Viewing by month: October 2009

Secrets of happy people

I thought today I would blog about something other than a topic directly related to real estate. It relates a little bit to working in real estate, but it also relates to other aspects of life – basically, what does it take to be truly happy? I’ve posted before about how important it is to be happy in your job, and happy in your workplace, because ultimately happy employees are often the best employees.


I think it’s fairly safe to say It’s pretty safe to say that if you took a quick survey and asked people what would make them happy, you’d probably get a lot of responses along the lines of being wealty, being famous, owning prestigious toys etc. And whilst there’s no denying I’d be incredibly happy if I suddenly found myself the owner of a new Bentley and a mansion in the South of France, these types of things aren’t really what happiness is about, are they? If we’re truly honest with ourselves, often the answer is no.


It’s important to put steps into place to achieve what you know will ultimately make you happy, and if that is the money and the big house then by all means start working towards that, but sometimes it’s a simpler process.


Happy people tend to know what really matters. When I was deliberating about a home purchase or travel in my younger years, I once had a friend ask me “if you found out you were going to die tomorrow would think glad I bought that house, or glad I saw Europe?” and such a simple way to examine my quandary made began to make me realize what makes me happy. Similarly even if it is a bit macabre, it’s a good way to assess what makes you happy when it comes to relationships, your work etc.


Be clear about your goals. It can be overwhelming when you start considering what you want to achieve in your lifetime. Limit the number of big projects you take on every year which will make them more achievable – a goal like getting into shape for example – and then make time to ensure you are actively working towards what you know will make you proud of yourself, or happier.

Steer clear of negative people and negative energy. Happy people tend to attract happy people, and some of that is through effort. Surrounding yourself with inspiring and motivating people is likely to rub off, make you less likely to be negative about yourself or others and less likely to make excuses for not achieving what you intended to. Make time to do the things that make you happy and they will soon become a regular part of your life. On that note, I might get myself a wine…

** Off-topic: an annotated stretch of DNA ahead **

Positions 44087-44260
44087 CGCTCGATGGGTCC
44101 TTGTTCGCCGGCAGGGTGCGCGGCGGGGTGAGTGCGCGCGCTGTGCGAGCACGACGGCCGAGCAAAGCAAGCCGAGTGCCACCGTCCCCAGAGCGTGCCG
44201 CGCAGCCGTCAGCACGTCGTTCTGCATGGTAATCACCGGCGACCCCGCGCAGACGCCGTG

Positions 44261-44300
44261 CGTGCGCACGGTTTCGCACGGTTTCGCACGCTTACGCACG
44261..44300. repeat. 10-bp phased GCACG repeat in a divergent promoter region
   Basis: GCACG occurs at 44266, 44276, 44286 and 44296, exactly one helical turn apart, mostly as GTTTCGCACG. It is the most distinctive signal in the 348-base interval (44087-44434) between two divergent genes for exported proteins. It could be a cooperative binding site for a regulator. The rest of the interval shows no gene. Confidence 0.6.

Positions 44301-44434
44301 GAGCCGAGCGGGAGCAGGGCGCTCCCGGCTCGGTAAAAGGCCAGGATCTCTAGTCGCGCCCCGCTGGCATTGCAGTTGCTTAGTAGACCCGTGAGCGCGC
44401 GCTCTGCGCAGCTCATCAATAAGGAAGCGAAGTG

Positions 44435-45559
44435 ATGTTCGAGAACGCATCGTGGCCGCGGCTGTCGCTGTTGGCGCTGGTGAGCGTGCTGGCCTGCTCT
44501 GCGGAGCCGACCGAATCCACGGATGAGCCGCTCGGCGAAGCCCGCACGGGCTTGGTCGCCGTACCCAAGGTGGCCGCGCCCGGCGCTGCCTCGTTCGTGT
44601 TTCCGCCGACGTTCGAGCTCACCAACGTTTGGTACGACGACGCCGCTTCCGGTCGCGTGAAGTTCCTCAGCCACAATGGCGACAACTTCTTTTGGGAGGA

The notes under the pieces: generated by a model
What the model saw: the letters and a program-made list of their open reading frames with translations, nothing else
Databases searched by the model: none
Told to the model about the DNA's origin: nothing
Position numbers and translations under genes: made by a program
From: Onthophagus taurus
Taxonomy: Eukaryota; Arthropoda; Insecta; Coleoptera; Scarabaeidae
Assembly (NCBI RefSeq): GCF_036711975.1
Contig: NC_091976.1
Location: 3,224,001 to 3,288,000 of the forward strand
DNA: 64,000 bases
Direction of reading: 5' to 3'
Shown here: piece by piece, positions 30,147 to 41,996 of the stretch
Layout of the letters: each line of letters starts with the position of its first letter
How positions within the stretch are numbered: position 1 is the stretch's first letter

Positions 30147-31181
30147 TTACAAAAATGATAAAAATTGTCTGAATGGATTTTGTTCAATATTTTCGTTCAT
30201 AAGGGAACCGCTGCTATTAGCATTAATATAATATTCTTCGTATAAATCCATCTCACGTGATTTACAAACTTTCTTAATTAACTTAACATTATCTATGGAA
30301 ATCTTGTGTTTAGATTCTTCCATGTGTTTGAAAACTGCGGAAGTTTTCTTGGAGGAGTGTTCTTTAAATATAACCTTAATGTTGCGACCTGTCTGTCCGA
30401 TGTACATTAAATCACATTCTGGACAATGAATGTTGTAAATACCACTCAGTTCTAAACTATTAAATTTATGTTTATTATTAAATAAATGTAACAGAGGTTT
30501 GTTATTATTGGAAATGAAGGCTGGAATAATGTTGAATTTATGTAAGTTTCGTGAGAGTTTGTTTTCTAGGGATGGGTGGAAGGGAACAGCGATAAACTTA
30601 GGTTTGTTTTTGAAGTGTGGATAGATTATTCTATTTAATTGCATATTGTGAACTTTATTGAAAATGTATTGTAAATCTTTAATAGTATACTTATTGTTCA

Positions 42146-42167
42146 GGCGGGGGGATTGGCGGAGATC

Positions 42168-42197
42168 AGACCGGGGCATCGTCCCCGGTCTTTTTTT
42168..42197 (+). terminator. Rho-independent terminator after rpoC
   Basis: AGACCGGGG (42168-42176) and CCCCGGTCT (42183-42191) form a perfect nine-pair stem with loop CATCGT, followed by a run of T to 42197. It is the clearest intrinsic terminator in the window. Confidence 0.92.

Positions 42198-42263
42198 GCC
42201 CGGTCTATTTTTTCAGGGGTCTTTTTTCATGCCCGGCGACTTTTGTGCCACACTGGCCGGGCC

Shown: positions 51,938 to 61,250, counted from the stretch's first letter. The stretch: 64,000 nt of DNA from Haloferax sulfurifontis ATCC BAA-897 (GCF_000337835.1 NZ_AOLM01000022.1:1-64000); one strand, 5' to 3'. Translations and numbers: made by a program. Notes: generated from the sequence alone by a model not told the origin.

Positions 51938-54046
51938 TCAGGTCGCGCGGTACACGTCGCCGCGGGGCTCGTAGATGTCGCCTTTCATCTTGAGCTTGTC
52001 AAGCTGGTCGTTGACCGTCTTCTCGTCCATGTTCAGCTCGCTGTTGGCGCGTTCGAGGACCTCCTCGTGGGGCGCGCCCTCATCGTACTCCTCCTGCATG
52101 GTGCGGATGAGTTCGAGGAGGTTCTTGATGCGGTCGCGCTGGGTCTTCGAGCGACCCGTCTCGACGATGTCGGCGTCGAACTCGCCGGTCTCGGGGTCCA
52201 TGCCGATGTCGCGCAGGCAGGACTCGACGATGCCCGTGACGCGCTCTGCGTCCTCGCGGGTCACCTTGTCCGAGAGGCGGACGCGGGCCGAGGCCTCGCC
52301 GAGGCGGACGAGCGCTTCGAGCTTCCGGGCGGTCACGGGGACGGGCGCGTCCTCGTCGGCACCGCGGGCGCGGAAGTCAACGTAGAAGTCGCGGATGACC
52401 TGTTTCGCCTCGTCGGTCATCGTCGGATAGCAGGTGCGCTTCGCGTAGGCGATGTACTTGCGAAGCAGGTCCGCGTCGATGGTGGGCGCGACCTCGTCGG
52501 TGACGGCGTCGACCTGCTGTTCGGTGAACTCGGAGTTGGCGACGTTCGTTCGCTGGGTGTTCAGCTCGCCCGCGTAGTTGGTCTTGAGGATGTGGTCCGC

1 comments | Posted by Charles Tarbey on 14/10/2009 at 9:43 AM | Categories:

The drama of selling a famous home

When it comes to real estate, you’d be forgiven for thinking that it would a cinch to sell a famous home. Generally speaking, the rich and famous of the world tend to have pretty nice abodes and the property owned by many of these people are the types of homes we aspire to.


Take for example an international property for sale that I came across recently. I’ve mentioned before that I like to peruse the international property market, even if it is just wishful thinking. This place was a Caribbean-style home, light-filled, and in a lovely place, namely Palm Beach in Florida. At first glance, this home looked like it has everything that wealthy buyers covet. It has waterfront, it’s a 10-room estate that boasts 22-foot-high beamed ceilings, terracotta tile floors and a ground floor surrounded by lushly landscaped atriums. Apparently even the price tag, which sits at a cool $8.5 million price tag is reasonable by Palm Beach standards. And then there’s the catch.


The home was owned by notorious Wall Street swindler Bernard Madoff. This property was turned over for sale to federal marshals along with two other properties in order to help compensate victims of his $65 billion Ponzi scheme. It seems that as fabulous as a property may be, if there’s scandal attached to it, whether a gruesome murder, high-profile sex scandal or messy tabloid divorces, suddenly it’s not quite so appealing and the real estate agents charged with selling the home say it’s a tough gig.

Real estate professionals will sometimes term this type of home for sale a stigmatised property, and even in the best of market conditions, trying to find a buyer can prove challenging.  In the current climate in the USA in particular the abundance of homes on the market means that these properties can prove even more difficult for realtors. One story in particular made headlines when in a town called Greenwich in Connecticut, a real estate mogul by the name of Andrew Kissel was renting a red brick mansion at the hefty sum of $15,000 per month. Tragically, Andrew was found bound, gagged and stabbed to death inside it in 2006, and its almost needless to say that when the owner tried to sell it post that event, buyers weren’t exactly beating the door down to inspect the home. Again, the property was one that many who could afford it should have liked – the four bedroom home sat on 2.1 acres of lush land on a quiet, tree-lined road, but it hung around on the market for more than a year at a price of $5.2 million. Eventually the owner knocked the whole thing down and replaced the property with a new mansion, but it still failed to sell, even after a $2.3 million price cut. It seems celebrity property may not be that wonderful a game after all!